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Keyboard size: What size of keyboard is right for me?

One of the most crucial components of a gaming or work setup is the keyboard. Finding the best keyboard for your gaming or productivity needs is a crucial task because, along with gaming mouse, keyboards are one of the most often used desk equipment. Mechanical keyboards are available in a wide variety of sizes and designs, from conventional full-size keyboards to smaller, bespoke boards with fewer keys. Each keyboard still performs the same functions, but the size can have a big impact on your comfort and productivity. We’ll look at the most common keyboard sizes, analyze how they differ, and decide which one is best for you.

Full-size (100 percent) 

The typical keyboard size that most people envision when they think of a keyboard is a full-size keyboard. A number pad, a row of function keys, a home cluster, and certain arrow keys are typically included on these boards. Full-size keyboards are common in offices since they are ideal for data entry. However, customers who only use a keyboard for gaming or do not require a board for data entry can probably scale down without any problems. Full-size boards will take up more space on your desk and occasionally cost more money. Remember that you will require many more keycaps and switches to cover a full-size keyboard if you intend to purchase a board to personalize over time.

Tenkeyless (80 percent)

Tenkeyless keyboards typically contain 87 keys, omitting the number pad, and are slightly smaller than full-sized keyboards. For users who don’t frequently use the number pad but don’t want to give up the function keys, arrow keys, and home cluster, this keyboard size is ideal. Being one of the most popular mechanical keyboard designs, these tiny keyboards are easy to buy in a variety of shapes and configurations.

75 percent

Some users enjoy the specialized size of 75% keyboards. For a more portable version of a tenkeyless board, these boards place the home cluster and arrow keys closer to the other keys. Users that desire the same functionality as a tenkeyless board in a small package might consider 75% boards. Just keep in mind that due to the somewhat different key placements, this size requires a brief adjusting time.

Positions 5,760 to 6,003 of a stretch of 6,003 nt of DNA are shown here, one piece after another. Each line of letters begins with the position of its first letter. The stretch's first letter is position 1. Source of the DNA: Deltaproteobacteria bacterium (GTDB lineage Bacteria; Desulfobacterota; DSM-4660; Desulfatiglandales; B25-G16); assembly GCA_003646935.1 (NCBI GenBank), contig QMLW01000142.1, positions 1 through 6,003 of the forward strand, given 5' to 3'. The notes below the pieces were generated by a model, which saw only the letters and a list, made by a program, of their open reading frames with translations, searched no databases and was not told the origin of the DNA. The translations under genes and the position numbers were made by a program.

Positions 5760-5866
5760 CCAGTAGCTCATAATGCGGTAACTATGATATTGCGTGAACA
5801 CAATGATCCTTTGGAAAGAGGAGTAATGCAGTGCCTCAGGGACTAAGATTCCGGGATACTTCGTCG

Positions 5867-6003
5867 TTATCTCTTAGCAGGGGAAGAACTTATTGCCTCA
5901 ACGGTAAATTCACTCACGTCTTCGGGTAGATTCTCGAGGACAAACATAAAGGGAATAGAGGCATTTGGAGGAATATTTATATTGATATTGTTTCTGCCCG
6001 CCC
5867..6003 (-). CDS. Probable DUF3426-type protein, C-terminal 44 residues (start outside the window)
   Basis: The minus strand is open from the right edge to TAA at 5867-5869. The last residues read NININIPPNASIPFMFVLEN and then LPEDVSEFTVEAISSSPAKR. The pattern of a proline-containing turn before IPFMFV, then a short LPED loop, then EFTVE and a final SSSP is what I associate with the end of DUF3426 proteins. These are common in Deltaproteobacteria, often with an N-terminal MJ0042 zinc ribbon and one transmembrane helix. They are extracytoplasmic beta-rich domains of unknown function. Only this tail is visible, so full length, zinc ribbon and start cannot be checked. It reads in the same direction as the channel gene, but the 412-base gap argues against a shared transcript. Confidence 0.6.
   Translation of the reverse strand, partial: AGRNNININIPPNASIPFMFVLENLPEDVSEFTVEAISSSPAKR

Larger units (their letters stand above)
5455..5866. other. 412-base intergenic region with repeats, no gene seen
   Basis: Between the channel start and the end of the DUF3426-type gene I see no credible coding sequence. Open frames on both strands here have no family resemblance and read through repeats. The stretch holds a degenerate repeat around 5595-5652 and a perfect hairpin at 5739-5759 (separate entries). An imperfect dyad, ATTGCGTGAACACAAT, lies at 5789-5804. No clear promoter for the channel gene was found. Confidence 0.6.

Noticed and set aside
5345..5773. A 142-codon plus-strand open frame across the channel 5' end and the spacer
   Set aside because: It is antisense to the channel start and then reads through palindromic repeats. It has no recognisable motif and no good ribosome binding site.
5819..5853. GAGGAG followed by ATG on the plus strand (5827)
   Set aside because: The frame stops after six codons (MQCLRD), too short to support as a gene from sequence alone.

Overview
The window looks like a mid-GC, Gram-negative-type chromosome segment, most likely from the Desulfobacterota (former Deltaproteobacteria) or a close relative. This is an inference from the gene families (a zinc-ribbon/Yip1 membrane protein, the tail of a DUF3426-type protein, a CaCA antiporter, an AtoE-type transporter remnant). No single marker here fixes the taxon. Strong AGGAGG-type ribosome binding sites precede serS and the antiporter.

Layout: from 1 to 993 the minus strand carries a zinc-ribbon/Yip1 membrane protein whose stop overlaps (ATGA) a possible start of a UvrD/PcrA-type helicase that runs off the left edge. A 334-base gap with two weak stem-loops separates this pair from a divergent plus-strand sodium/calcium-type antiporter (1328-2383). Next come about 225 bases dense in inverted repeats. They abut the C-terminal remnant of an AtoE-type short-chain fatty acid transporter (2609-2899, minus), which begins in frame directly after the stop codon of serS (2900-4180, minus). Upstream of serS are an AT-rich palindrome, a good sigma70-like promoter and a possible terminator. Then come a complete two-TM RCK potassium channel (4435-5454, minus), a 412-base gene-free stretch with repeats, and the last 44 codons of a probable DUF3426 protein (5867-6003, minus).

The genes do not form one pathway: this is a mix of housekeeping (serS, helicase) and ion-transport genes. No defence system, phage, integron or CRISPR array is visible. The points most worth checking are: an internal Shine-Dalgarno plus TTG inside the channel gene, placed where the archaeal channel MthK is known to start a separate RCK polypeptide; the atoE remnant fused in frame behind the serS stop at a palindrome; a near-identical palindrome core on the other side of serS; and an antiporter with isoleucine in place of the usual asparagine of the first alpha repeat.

65 percent

The function keys and, in certain circumstances, the home cluster keys are removed on 65 percent of the boards. The specialized arrow keys on these boards are still useful for users who frequently write or need to navigate spreadsheets.

Just keep in mind that you will need a function key to activate them if you frequently use the top row of function keys and want this size. Users who are accustomed to their existing typing style may find this difficult, although it usually only takes a few weeks to get used to.

60 percent

Although 60% keyboards are among the most common sizes for gamers, they may be too small for usage in other contexts. These boards do away with the arrow keys, number pad, home cluster, and function key row. There are a few advantages to this small size, though.

Small, symmetrical, and taking up minimal desk space are 60% of the boards. They are also great options for customisation because replacing keycaps or switches is less expensive due to the fewer keys. Before buying, nevertheless, be certain that this size will meet your requirements because the absence of keys can be unsettling.

40 percent

For consumers who only need the most basic features from their keyboard, 40% of boards are available. This size drastically improves the design and functionality by getting rid of the top row and non-letter keys while still removing all of the keys that a 60 percent reduction does.

To access the missing keys, users will need to become used to the small size and become comfortable using many layers. It is not advised to dive into this size if this is your first mechanical or custom keyboard. As you get used to the changes, we advise starting with a somewhat larger keyboard and working your way down.